months to years. Tissue destruction is more with absence
of or only minimal regeneration. Induration and pigmentation may be seen in the surrounding area. There is no/less
discharge. Regional lymph nodes may be enlarged; are firm/
hard and nontender. It is callousness towards healing; word
callous means—insensitive and cruel; and also it means—
hard skinned.

Fig. 1.39: Callous ulcer without any sign of healing and, without
any granulation tissue.

Classification II (Based on Duration)
Fig. 1.37: Healing ulcer with healthy granulation tissue in the floor.

3. Non-healing ulcer: It may be a chronic ulcer depending on
the cause of the ulcer; here edge will be depending on the
cause—punched out (trophic), undermined (tuberculous),
rolled out (carcinomatous ulcer), beaded (rodent ulcer);
floor contains unhealthy granulation tissue and slough,
and serosanguineous/purulent/bloody discharge; regional
draining lymph nodes may be enlarged but non-tender.

1. Acute ulcer—duration is less than 2 weeks.
2. Chronic ulcer—duration is more than 2 weeks (long).

Classification III (Pathological)
1. Specific ulcers:
 Tuberculous ulcer.
 Syphilitic ulcer: It is punched out, deep, with “wash-leather”
slough in the floor and with indurated base.
 Meleney’s ulcer.



Fig. 1.42: Basal cell carcinoma of face (rodent ulcer). Ulcer edge is
raised and beaded in appearance.

Figs 1.40A and B: Maggots seen in a chronic ulcer

Fig. 1.41: Tuberculous ulcer ankle area. Note the undermined edge.
Discharge study, biopsy and later antituberculous drugs are the
treatment. They are usually painless.
2. Malignant ulcers:
 Carcinomatous ulcer
 Rodent ulcer.
 Melanotic ulcer.
3. Non-specific ulcers:
 Traumatic ulcer: It may be mechanical, physical, chemical—
 Arterial ulcer: Atherosclerosis, TAO

Fig. 1.43: Squamous cell carcinoma (SCC/epithelioma) leg with
typical everted edge. SCC can be ulcerative, ulceroproliferative or
proliferative ulcer on clinical look.

Fig. 1.44: Squamous cell carcinoma in the arm with secondaries in
the axillary lymph node. Friable tumour tissues in the floor cause
bleeding after trauma. Secondaries are fixed with ulceration. It is
advanced disease.

Venous ulcer: Gravitational ulcer, post-phlebitic ulcer.
Trophic ulcer/Pressure sore.
Infective ulcers: Pyogenic ulcer.
Tropical ulcers: It occurs in tropical countries. It is callous type
of ulcer, e.g. Vincent’s ulcer.
 Ulcers due to chilblains and frostbite (cryopathic ulcer).
 Martorell’s hypertensive ulcer.

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SRB's Manual of Surgery
 Bazin’s ulcer.
 Diabetic ulcer.
 Ulcers due to leucaemia, polycythemia, jaundice, collagen

diseases, lymphoedema.
 Cortisol ulcers are due to long-time application of cortisol

(steroid) creams to certain skin diseases. These ulcers are
callous ulcers last for long time and require excision and skin

Fig. 1.48: Large ulcer in the foot and leg with exposed tendon.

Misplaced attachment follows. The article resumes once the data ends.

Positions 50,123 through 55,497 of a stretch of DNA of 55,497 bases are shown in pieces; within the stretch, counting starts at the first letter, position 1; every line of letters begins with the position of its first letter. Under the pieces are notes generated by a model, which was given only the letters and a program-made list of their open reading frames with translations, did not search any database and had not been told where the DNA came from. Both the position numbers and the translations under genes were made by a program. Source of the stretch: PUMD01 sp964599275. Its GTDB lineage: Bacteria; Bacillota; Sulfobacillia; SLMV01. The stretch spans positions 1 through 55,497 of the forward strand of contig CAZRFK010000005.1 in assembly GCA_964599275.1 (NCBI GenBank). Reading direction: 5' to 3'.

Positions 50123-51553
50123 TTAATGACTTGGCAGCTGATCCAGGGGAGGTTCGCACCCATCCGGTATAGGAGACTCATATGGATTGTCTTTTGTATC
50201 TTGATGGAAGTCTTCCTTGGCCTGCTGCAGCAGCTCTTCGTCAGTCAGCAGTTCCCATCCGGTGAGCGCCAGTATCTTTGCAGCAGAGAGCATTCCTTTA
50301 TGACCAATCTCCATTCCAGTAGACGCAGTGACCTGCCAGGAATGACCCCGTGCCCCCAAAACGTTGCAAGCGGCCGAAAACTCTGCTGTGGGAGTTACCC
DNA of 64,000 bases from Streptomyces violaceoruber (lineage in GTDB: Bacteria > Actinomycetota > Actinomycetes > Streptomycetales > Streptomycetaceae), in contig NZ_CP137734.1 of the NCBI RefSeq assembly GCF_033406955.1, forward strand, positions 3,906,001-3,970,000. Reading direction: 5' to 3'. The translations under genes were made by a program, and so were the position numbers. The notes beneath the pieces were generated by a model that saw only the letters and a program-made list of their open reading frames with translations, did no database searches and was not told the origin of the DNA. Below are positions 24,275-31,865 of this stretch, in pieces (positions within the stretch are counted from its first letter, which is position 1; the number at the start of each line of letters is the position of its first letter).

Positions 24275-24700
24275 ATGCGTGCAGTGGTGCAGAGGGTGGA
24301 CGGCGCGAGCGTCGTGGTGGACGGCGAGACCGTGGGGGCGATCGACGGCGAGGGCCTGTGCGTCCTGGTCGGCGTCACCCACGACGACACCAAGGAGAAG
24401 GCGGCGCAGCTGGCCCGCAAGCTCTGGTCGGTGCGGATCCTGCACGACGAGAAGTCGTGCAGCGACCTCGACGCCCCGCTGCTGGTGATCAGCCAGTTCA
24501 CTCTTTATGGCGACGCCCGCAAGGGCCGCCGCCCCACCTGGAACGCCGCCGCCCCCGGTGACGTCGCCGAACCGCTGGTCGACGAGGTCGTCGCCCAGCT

Fig. 1.45: Ischaemic ulcer foot. Middle three toes are already
amputated because of gangrene.

Fig. 1.49: Nonhealing ulcer foot in a diabetic patient with Pseudomonas
infection. Note the greenish discharge in the wound. Pseudomonas
infection is commonly hospital acquired.

Wagner’s Grading/Classification of Ulcer
Grade 0
Grade 1
Grade 2
Grade 3
Grade 4
Grade 5

– Preulcerative lesion/healed ulcer
– Superficial ulcer
– Ulcer deeper to subcutaneous tissue exposing soft
tissues or bone
– Abscess formation underneath/osteomyelitis
– Gangrene of part of the tissues/limb/foot
– Gangrene of entire one area/foot
Stages of ulcer healing

1. Stage of extension: Ulcer floor is covered with slough, purulent
discharge and inflamed edge and margin.
2. Stage of transition: Floor shows separated slough; healthy granulation tissue; serous discharge.

Fig. 1.46: Venous ulcers in both feet. Site is around ankle (Gaiter’s
zone). There are healthy granulation tissues. It needs skin grafting and
definitive procedure for varicose veins after evaluation.

3. Stage of repair: Fibrosis, collagen deposition, scar formation

It is proliferation of new capillaries and fibroblasts intermingled with red blood cells and white blood cells with thin fibrin
cover over it.

Fig. 1.47: Infective ulcer in the foot. Note the quantity of slough,
exposed tendon and gangrenous toes. Patient requires below or
above knee amputation.

xx Healthy granulation tissue: It occurs in a healing ulcer. It has got
sloping edge. It bleeds on touch. It has got serous discharge. 5 Ps
of granulation tissue—Pink, Punctate haemorrhages, Pulseful,

Painless, Pin head granulation. Skin grafting takes up well with
healthy granulation tissue. Streptococci growth in culture should
be less than 105/gram of tissue before skin grafting.
Different discharges in an ulcer (as well as from a sinus)
a. Serous: In healing ulcer
b. Purulent: In infected ulcer
Staphylococci: Yellowish and creamy
Streptococci: Bloody and opalescent
Pseudomonas: Greenish colour due to pseudocyanin
c. Bloody: Malignant ulcer, healing ulcer from healthy granulation
d. Seropurulent
e. Serosanguinous: Serous and blood
f. Serous with sulphur granules: Actinomycosis
g. Yellowish: Tuberculous ulcer

Fig. 1.52: Pyogenic granuloma.

xx Study of discharge: Culture and sensitivity, AFB study,

Fig. 1.50: Healing ulcer with healthy granulation tissue. Note the